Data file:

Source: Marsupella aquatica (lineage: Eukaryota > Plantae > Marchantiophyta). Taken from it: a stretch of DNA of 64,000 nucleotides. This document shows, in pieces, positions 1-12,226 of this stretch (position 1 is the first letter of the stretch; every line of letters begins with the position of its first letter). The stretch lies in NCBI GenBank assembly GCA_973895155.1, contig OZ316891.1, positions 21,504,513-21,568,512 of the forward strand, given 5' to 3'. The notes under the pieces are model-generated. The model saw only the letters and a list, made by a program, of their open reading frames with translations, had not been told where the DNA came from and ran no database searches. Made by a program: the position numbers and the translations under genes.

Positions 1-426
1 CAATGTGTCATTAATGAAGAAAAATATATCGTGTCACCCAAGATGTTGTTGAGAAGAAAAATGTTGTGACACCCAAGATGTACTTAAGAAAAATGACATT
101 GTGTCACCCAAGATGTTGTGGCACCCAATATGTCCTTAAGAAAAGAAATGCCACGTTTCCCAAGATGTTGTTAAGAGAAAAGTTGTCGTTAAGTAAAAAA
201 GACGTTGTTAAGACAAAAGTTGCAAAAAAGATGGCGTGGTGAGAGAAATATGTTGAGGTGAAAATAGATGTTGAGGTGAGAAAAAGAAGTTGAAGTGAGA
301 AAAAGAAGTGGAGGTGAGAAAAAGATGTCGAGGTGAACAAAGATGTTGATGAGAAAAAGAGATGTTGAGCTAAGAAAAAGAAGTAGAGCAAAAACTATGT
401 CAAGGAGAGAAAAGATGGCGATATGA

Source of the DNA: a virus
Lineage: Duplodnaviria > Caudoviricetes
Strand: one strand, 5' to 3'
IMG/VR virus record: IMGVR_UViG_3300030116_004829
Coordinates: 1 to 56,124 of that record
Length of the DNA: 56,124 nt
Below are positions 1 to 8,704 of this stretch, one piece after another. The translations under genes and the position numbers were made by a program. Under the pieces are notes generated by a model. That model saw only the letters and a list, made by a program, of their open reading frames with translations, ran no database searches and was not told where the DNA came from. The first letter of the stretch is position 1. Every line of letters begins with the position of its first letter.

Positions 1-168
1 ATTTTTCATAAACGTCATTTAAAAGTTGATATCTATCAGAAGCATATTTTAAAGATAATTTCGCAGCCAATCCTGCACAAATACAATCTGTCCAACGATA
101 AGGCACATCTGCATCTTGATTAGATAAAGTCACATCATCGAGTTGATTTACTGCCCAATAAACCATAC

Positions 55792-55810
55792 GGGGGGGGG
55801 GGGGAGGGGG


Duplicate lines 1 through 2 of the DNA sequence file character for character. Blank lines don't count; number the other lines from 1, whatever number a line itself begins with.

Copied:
Source: Marsupella aquatica (lineage: Eukaryota > Plantae > Marchantiophyta). Taken from it: a stretch of DNA of 64,000 nucleotides. This document shows, in pieces, positions 1-12,226 of this stretch (position 1 is the first letter of the stretch; every line of letters begins with the position of its first letter). The stretch lies in NCBI GenBank assembly GCA_973895155.1, contig OZ316891.1, positions 21,504,513-21,568,512 of the forward strand, given 5' to 3'. The notes under the pieces are model-generated. The model saw only the letters and a list, made by a program, of their open reading frames with translations, had not been told where the DNA came from and ran no database searches. Made by a program: the position numbers and the translations under genes.

Positions 1-426